command-and-control center. General Grechko, deputy commander of the Group
of Soviet Armed Forces in Cuba, opened the solemn ceremony with an
introductory speech. Then commander of the regiment colonel Shibanov handed
over a memorable gift to Raul Castro - a traditional breadboard model of
MiG-21 aircraft made by Soviet skilled craftsmen. Then the Cuban military
and civil leaders inspected technical equipment. After the inspection,
MiG-19P and MiG-21F-13 piloted by Cubans flew low above the air base. Raul
Castro delivered the closing speech emphasizing that "Cubans would never
forget the brotherly help the Soviet soldiers - internationalists rendered
to them". The solemn act being over, technicians towed off MiG-21F-13
aircraft to parking space. On September 14, 1963, we waved goodbye to Cuba.
We gathered together in San Antonio base, checked the personal, went by
buses to the military port of Havana and after another check arranged by
"special units" were on a deck of cargo vessel "Yuri Gagarin". At 7 p.m., it
left for the port of Baltiysk. "Yuri Gagarin" carried mainly the ground and
technical personnel, as well as servicing units of the regiment. The flying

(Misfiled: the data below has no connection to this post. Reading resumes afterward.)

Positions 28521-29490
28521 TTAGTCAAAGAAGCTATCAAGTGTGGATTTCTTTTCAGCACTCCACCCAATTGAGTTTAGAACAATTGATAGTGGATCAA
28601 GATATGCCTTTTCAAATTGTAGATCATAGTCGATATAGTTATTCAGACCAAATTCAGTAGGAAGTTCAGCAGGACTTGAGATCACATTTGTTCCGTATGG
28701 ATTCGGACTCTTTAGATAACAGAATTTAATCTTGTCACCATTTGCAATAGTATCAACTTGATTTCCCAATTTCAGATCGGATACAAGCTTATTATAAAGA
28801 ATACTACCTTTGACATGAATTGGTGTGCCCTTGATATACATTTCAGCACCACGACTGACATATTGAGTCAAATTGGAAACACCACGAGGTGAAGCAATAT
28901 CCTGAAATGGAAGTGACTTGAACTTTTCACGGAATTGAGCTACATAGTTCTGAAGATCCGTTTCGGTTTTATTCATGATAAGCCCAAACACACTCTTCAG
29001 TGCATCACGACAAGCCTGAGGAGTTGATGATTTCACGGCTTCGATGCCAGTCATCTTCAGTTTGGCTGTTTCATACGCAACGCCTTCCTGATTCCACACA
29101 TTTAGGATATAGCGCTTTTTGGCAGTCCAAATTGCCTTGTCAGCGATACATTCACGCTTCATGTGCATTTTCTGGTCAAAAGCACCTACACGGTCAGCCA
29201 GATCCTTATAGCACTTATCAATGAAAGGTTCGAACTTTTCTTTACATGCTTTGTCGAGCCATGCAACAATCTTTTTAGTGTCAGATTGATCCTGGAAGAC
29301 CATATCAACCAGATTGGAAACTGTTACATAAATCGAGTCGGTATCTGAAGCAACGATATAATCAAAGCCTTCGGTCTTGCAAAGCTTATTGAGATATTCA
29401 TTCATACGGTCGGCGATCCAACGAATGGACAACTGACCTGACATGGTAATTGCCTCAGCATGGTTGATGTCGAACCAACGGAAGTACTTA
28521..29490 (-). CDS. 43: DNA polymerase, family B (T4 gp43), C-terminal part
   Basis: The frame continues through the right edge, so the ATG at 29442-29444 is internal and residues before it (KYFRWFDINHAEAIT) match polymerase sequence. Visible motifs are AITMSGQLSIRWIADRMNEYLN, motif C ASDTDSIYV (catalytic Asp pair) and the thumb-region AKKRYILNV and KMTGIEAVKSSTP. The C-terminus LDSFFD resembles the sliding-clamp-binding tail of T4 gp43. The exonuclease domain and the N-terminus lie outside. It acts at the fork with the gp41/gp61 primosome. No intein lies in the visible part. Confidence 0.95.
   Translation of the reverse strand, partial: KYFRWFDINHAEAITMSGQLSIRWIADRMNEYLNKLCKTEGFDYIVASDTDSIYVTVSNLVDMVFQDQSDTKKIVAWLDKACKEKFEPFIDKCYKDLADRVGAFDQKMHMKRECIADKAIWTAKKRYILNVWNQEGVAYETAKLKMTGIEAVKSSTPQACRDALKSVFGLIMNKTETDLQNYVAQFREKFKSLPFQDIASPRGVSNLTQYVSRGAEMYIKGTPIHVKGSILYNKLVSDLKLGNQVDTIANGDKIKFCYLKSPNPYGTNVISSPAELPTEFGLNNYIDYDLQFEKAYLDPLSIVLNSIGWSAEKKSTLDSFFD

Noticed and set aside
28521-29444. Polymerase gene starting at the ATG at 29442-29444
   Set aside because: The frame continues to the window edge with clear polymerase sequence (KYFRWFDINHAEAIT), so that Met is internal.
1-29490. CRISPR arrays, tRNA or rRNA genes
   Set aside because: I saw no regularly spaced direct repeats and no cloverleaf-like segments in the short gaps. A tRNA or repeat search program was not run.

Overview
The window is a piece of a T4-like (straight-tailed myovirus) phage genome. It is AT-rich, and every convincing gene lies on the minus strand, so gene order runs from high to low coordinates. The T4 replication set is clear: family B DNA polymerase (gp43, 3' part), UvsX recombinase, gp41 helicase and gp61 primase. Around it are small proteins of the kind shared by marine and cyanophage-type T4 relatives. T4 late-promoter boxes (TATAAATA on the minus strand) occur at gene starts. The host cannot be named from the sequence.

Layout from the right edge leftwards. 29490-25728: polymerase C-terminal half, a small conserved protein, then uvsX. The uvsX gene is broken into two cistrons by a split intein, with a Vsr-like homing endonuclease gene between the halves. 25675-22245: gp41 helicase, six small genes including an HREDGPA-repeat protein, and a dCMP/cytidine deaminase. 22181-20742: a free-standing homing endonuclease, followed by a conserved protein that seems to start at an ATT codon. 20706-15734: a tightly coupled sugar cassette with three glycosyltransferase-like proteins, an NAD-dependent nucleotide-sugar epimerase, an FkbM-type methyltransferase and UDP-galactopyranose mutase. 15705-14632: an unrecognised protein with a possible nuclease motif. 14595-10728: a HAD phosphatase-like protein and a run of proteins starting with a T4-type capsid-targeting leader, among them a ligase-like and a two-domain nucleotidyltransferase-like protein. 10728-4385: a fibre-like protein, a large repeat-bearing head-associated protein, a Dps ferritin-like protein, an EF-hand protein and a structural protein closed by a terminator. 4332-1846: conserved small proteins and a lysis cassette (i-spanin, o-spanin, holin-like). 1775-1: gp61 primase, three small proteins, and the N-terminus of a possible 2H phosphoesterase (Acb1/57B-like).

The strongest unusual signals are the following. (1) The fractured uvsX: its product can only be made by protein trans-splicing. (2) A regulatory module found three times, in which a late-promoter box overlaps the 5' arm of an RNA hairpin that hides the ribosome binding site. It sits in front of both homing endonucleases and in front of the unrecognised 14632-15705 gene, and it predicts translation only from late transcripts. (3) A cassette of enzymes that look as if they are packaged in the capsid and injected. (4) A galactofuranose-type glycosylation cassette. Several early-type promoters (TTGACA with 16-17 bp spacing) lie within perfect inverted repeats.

staff mainly returned to the Soviet Union by passenger planes of the Soviet
airline "Aeroflot", someone – by passenger steamships.
Cuban MiG-21F-13, Armed Forces Museum,
Havana. Probably this aircraft was belonged to the 32nd GIAP
Photo by Jose Ramon Valero
Mikhail Isaev: We were returning home in
holds of cargo ship "Yuri Gagarin ". About 300 servicemen were placed in
each of four holds. Deck chairs were spread out in the holds to sleep in and
some big tables in the center to place food on. We called hold 2 "an
officer's wardroom" with our officers placed, and three other holds carried
soldiers. At the approach to Bay of Biscay, we got in a storm and found out
what the seasickness was about. After arrival in the port of Riga, we were
settled in barracks of local garrison to be in quarantine and to receive
some documents since in Cuba we had had no ID at all. Unfortunately, in Riga
I had to stay longer than my colleagues did. As chief of the maintenance
unit, I had to make out demobilization papers and send home soldiers. Only
on October 3, 1963 could I return to native Kubinka.
The 32nd GIAP officers onboard cargo ship
"Jury Gagarin " during return trip.